Overall, 28.7% of US adolescents reported easy availability of alcohol in the home, 24.3% reported availability of a gun in the home, and 10.2% reported availability of both alcohol and a gun in the home. Our findings regarding the availability of alcohol or a gun are much lower than estimates from previous studies.8,9 These differences likely reflect the fact that our findings are limited to availability in the home.
Our study is the first to examine adolescents perceptions of in-home availability to alcohol or guns in a nationally representative sample. Of particular interest are the findings indicating that adolescents who are white, who live with two parents, who are not receiving welfare, and who have mothers that had attained a high school degree or higher, were more likely to report access to alcohol and guns. These findings are not surprising given the demographic characteristics of adults who drink alcohol15 or have a gun in their home.16 Accordingly, the demographic characteristics of adolescents who reported access to alcohol or a gun simply reflect those demographic characteristics of adults who are alcohol users or gun owners.
It is also intriguing to note that the prevalence of in-home availability of a gun or alcohol is comparable (24.3% and 28.7%, respectively). This finding is contrary to the perception that it is more common for adolescents to find alcohol, rather than guns, easily available to them in their homes. Moreover, our findings show that one in 10 adolescents (10.2%) report in-home availability of both alcohol and guns. This finding is troubling given the link between alcohol use, guns, and suicides. For example, suicide victims who used a firearm were found to be five times more likely to have been drinking alcohol before their death than were suicide victims who used different methods.7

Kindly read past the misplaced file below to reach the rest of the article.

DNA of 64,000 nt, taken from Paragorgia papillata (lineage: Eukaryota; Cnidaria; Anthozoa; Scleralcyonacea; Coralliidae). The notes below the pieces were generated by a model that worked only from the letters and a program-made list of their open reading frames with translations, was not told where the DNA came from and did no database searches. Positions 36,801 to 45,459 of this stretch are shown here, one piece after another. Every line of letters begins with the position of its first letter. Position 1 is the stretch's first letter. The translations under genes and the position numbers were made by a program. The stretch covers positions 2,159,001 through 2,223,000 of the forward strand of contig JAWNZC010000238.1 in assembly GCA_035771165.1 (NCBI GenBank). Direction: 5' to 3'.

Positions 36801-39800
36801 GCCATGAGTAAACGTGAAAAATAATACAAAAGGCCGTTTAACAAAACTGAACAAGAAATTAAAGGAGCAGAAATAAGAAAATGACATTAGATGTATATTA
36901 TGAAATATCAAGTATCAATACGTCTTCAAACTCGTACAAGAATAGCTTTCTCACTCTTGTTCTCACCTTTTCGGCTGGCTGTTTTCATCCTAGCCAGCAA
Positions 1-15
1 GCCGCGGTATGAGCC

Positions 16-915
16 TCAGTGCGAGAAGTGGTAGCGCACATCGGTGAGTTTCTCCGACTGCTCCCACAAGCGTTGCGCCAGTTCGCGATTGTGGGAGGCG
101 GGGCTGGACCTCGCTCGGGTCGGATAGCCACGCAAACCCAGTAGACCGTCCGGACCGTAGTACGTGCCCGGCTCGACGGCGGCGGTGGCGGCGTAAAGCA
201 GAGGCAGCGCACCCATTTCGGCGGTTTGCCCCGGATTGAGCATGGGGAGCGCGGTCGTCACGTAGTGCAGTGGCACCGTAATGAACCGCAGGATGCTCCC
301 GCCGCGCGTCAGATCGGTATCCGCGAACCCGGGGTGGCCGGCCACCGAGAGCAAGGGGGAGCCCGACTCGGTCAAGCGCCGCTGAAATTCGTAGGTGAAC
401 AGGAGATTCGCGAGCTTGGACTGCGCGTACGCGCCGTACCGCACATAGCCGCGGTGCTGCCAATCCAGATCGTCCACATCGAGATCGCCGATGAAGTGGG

The study involves three limitations. First, the study does not corroborate data from participants’ self reports with any other sources of information. Second, it is unknown how adolescents interpreted the question “Is alcohol (a gun) easily available to you in your home?” The study did not obtain any information about how the alcohol (or gun) was stored or who owned it. Third, we were not able to determine whether the availability of alcohol or a gun in the home is related to their use. However, it is likely that easy access to these items in the home facilitates their misuse.